A new and more efficient way of modeling and designing power electronic converters using artificial intelligence (AI) has been created by a team of experts from Cardiff University and the Compound Semiconductor Applications (CSA) Catapult.
The method has reduced design times for technology by up to 78% compared to traditional approaches and was used to create a device with an efficiency of over 98%.
The team's findings have been published in the IEEE Open Journal of Power Electronics and IEEE Transactions on Power Electronics.
A power converter is an electrical device for converting electrical energy. It can convert alternating current (AC) into direct current (DC) and vice versa or change the voltage or frequency of a current. Power converters are used in a wide range of technologies, from mobile phones, computers and televisions to renewable energy and electric vehicles.
Existing methods of designing power converters largely rely on complex mathematical models which significantly increase the computational time and complexity of the design process. A well-designed power electronic converter must have high efficiency, small volume, be lightweight and have low cost and low failure rate. Therefore, the main goal of a power converter design method is to identify the best trade-off among these performance indicators.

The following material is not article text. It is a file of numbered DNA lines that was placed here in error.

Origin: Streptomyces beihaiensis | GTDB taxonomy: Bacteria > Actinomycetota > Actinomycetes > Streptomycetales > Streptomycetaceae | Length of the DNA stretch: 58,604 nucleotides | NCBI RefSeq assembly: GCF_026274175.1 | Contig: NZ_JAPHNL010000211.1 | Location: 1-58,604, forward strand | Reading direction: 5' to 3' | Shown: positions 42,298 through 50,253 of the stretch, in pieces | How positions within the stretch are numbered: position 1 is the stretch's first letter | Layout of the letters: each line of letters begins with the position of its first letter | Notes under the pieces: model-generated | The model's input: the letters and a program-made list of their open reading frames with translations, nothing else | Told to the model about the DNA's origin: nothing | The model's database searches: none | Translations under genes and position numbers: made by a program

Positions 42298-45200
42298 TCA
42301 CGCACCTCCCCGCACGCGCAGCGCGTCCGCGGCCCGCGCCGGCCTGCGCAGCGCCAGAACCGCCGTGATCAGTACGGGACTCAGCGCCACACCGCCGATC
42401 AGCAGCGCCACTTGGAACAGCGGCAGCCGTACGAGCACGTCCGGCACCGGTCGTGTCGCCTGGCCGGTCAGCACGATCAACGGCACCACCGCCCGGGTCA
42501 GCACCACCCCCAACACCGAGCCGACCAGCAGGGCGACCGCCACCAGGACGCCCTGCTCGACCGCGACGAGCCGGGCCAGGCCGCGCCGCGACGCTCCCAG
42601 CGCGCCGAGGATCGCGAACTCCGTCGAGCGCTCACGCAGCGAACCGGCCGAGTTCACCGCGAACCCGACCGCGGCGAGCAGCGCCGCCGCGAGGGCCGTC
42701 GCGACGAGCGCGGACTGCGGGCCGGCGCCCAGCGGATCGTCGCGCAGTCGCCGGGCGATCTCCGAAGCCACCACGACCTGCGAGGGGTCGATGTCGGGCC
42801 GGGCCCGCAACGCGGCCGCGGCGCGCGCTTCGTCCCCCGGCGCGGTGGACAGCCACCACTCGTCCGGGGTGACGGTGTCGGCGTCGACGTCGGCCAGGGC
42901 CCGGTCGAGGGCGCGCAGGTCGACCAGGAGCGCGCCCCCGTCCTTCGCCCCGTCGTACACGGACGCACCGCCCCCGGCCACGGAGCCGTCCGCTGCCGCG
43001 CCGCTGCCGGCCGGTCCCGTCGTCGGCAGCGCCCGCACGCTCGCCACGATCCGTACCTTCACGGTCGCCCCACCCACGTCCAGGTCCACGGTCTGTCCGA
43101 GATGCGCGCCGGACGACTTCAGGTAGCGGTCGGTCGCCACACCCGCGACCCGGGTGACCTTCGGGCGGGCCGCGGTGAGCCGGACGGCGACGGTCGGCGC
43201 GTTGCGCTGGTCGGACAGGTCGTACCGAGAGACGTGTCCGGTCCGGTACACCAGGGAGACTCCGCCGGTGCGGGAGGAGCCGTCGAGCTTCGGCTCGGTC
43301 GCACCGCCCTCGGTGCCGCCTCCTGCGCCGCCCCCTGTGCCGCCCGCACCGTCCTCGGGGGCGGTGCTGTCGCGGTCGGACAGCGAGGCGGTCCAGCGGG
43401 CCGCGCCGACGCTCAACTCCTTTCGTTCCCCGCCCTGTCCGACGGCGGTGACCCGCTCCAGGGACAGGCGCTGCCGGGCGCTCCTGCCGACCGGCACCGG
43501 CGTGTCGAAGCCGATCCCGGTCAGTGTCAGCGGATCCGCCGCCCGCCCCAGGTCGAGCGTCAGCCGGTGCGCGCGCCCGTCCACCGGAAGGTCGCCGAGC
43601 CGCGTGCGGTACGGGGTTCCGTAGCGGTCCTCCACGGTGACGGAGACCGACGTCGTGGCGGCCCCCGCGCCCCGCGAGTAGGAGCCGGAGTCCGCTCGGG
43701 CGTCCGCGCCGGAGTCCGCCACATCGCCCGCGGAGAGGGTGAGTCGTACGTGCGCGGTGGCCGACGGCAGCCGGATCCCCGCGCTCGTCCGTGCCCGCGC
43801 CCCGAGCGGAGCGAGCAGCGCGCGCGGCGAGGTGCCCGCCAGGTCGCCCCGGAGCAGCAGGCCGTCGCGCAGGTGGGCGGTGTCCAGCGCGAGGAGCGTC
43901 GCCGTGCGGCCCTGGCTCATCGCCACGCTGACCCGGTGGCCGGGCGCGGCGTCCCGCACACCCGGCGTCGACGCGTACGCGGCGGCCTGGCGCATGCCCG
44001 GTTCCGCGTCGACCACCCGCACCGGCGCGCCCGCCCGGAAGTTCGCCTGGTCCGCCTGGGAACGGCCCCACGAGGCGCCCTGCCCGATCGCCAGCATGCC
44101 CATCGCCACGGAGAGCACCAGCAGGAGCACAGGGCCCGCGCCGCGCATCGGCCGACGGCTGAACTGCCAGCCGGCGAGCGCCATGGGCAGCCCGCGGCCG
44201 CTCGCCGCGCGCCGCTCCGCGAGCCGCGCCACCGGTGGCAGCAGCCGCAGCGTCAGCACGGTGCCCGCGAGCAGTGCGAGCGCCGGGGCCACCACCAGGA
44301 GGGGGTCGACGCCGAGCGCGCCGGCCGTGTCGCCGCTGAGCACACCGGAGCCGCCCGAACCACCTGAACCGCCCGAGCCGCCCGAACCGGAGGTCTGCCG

In their study, the team explored a new design method using a type of AI known as artificial neural networks (ANN), which uses algorithms and computing systems that mimic the interconnected neural networks of the human brain. The ANN was trained on an existing dataset of more than 2,000 designs, so the team were able to select the most appropriate design for their desired efficiency and power density.
The team selected four major components for the ANN-based design, including the power gallium nitrate (GaN) field-effect transistors (FETs), inductors, capacitors, and heat sinks.
The design approach was validated through experimental tests on a GaN-based single-phase inverter that was created using the specified design. The efficiency and power density of the device was well matched to the design and within the range of existing devices, making it technically competitive and commercially viable.
Co-author of the study Dr. Wenlong Ming, Senior Lecturer at Cardiff University and Senior Research Fellow at CSA Catapult, said, "Accurate and fast transient modeling/simulation approaches are essential to efficiently and to rapidly optimize the performance of wide bandgap power electronics systems. We are delighted to work together with CSA Catapult to address this gap."
Co-author of the study Dr. Ingo Lüdtke, Head of Power Electronics at CSA Catapult, said, "Automated power electronics design optimization enables the full exploitation of wide bandgap power semiconductor advantages when compared to their silicon counterparts. We are excited to be working with Cardiff University in this innovative area."